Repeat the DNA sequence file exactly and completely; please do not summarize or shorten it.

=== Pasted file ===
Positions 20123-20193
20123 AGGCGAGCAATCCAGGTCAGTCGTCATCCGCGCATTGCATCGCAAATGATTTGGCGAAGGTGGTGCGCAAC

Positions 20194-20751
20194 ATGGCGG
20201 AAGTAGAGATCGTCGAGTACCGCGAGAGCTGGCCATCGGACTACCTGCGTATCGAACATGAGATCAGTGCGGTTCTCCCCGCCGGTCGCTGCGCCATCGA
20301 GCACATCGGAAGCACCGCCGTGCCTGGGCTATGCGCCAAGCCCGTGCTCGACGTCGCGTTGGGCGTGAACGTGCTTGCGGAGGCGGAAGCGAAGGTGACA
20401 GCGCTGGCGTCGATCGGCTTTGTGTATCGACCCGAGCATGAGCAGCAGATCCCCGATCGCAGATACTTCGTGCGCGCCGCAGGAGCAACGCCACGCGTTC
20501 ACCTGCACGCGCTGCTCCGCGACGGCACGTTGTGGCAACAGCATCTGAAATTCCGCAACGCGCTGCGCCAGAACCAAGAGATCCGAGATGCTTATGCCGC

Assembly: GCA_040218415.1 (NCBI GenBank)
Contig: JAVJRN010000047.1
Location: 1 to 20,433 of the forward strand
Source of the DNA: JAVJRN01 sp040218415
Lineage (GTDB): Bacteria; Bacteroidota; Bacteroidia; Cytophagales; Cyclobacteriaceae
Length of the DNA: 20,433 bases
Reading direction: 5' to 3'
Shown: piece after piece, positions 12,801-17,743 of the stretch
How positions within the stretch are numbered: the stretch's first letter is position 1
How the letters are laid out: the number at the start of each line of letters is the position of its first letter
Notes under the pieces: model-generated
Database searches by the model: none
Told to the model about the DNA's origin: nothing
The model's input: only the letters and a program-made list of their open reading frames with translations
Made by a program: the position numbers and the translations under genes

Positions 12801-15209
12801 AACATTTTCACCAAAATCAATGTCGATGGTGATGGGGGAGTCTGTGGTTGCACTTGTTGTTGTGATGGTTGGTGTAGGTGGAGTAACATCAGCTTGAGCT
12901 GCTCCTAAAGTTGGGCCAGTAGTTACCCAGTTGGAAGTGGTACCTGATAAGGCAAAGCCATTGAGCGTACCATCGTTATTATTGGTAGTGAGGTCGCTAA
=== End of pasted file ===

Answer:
Positions 20123-20193
20123 AGGCGAGCAATCCAGGTCAGTCGTCATCCGCGCATTGCATCGCAAATGATTTGGCGAAGGTGGTGCGCAAC

Positions 20194-20751
20194 ATGGCGG
20201 AAGTAGAGATCGTCGAGTACCGCGAGAGCTGGCCATCGGACTACCTGCGTATCGAACATGAGATCAGTGCGGTTCTCCCCGCCGGTCGCTGCGCCATCGA
20301 GCACATCGGAAGCACCGCCGTGCCTGGGCTATGCGCCAAGCCCGTGCTCGACGTCGCGTTGGGCGTGAACGTGCTTGCGGAGGCGGAAGCGAAGGTGACA
20401 GCGCTGGCGTCGATCGGCTTTGTGTATCGACCCGAGCATGAGCAGCAGATCCCCGATCGCAGATACTTCGTGCGCGCCGCAGGAGCAACGCCACGCGTTC
20501 ACCTGCACGCGCTGCTCCGCGACGGCACGTTGTGGCAACAGCATCTGAAATTCCGCAACGCGCTGCGCCAGAACCAAGAGATCCGAGATGCTTATGCCGC

Assembly: GCA_040218415.1 (NCBI GenBank)
Contig: JAVJRN010000047.1
Location: 1 to 20,433 of the forward strand
Source of the DNA: JAVJRN01 sp040218415
Lineage (GTDB): Bacteria; Bacteroidota; Bacteroidia; Cytophagales; Cyclobacteriaceae
Length of the DNA: 20,433 bases
Reading direction: 5' to 3'
Shown: piece after piece, positions 12,801-17,743 of the stretch
How positions within the stretch are numbered: the stretch's first letter is position 1
How the letters are laid out: the number at the start of each line of letters is the position of its first letter
Notes under the pieces: model-generated
Database searches by the model: none
Told to the model about the DNA's origin: nothing
The model's input: only the letters and a program-made list of their open reading frames with translations
Made by a program: the position numbers and the translations under genes

Positions 12801-15209
12801 AACATTTTCACCAAAATCAATGTCGATGGTGATGGGGGAGTCTGTGGTTGCACTTGTTGTTGTGATGGTTGGTGTAGGTGGAGTAACATCAGCTTGAGCT
12901 GCTCCTAAAGTTGGGCCAGTAGTTACCCAGTTGGAAGTGGTACCTGATAAGGCAAAGCCATTGAGCGTACCATCGTTATTATTGGTAGTGAGGTCGCTAA